If there’s one subject that’s likely to knock the confidence of a non-specialist teacher, it’s Religious Education. Its sheer breadth, depth and ongoing diversification make it a challenge to fully understand in order to teach it with meaning and purpose. It’s not just the diversity between religions, but within them too, that adds to the subtleties that need to be conveyed to children at even the earliest of ages and stages, so that they gain subject knowledge and understanding of this demonstrably significant element of human experience.
Approximately 86% of the global population is religious. If the children we teach are to understand the world they live in, having high quality Religious Education is a part of that process, and ongoing subject knowledge development for specialists and non-specialists alike has to take priority.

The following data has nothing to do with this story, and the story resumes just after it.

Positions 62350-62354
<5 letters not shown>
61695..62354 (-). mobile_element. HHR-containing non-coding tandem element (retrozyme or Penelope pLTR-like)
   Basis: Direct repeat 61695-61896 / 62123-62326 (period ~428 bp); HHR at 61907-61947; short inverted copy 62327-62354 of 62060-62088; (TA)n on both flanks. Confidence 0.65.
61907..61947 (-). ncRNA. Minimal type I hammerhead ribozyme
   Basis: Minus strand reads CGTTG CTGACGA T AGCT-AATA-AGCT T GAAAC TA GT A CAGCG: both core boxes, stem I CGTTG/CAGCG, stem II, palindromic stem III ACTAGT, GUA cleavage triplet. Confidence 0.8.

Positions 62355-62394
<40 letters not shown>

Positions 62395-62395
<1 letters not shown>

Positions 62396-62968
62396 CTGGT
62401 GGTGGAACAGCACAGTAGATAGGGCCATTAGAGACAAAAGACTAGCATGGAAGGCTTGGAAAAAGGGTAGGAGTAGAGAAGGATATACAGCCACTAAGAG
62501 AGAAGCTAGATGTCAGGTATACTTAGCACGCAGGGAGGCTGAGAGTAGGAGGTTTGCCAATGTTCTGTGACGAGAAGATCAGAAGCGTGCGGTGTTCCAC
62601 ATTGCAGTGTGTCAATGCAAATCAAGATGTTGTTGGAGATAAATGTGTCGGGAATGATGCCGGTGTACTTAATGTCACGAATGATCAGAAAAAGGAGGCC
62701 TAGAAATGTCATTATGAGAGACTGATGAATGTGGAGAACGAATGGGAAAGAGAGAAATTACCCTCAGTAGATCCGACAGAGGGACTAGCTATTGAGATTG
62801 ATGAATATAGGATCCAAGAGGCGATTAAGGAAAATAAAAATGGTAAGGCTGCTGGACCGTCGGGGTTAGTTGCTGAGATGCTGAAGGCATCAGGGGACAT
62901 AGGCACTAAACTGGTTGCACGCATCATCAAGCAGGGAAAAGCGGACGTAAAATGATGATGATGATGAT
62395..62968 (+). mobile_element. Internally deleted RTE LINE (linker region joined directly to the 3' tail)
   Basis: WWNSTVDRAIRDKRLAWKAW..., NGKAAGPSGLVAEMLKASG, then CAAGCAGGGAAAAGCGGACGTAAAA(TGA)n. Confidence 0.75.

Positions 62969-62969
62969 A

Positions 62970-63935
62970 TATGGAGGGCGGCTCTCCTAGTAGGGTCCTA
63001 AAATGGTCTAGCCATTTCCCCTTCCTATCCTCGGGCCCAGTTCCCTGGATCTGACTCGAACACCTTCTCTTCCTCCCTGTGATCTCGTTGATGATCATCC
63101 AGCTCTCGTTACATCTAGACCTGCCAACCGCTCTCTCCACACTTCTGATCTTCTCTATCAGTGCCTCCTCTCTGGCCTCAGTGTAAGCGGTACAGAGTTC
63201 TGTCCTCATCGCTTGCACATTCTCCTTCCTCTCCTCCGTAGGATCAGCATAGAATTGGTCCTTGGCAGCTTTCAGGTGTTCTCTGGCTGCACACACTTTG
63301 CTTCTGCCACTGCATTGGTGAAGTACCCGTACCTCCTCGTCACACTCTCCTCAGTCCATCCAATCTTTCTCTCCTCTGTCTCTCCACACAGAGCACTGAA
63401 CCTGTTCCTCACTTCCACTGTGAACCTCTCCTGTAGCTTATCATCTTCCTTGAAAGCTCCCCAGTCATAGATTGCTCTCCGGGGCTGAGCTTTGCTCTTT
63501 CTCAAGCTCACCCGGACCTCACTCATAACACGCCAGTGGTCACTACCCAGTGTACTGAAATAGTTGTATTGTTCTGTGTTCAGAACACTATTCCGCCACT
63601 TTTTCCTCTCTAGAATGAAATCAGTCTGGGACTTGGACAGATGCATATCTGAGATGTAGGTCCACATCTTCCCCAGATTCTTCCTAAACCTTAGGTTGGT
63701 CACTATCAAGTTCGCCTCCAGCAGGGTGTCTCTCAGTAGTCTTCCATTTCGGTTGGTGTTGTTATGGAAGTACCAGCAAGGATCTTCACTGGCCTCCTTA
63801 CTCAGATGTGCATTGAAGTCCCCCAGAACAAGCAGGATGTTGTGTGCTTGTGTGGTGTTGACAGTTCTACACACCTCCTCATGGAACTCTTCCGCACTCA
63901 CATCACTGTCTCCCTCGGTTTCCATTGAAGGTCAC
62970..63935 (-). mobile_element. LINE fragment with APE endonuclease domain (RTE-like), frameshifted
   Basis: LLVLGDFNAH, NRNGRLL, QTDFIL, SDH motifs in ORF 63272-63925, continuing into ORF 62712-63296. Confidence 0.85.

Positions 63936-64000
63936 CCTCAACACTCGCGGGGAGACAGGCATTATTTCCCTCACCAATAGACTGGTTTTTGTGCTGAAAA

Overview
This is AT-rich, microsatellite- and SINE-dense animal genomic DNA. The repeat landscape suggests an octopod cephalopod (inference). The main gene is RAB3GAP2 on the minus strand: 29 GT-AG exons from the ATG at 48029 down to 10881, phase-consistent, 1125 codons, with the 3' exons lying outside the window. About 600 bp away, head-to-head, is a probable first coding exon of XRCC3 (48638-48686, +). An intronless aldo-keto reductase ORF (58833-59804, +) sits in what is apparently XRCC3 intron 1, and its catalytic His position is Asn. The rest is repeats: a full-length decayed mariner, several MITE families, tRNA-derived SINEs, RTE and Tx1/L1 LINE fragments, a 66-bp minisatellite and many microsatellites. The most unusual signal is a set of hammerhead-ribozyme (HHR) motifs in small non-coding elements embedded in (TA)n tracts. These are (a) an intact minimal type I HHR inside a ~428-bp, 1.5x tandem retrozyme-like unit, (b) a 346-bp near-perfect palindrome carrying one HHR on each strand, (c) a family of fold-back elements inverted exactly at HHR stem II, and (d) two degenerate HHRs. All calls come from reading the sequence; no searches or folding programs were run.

Andy Lewis, Assistant Head Teacher and Director of Religious Education at St Bonaventure’s at Forest Gate in London, knows only too well the need for teachers to access high quality professional learning to improve subject knowledge. “The new GCSEs and A Levels have only added to this demand” he told me. “I ran the London RE Hub events in 2016 and 2017 and they had over 120 delegates from all over the UK in attendance from as far afield as Pembrokeshire and Cumbria. Many teachers have struggled with the new qualifications as they have found the subject knowledge a challenge, in particular if they are non-specialists or non-RS graduates. It can be amazing who ends up teaching RE!”
In addition to the London and other regional RE Hub events, there have also been a few grassroots events, for example Chris Giles (@sbhsrs) ran one at South Bromsgrove High where faith experts and teachers were brought together to help develop subject knowledge.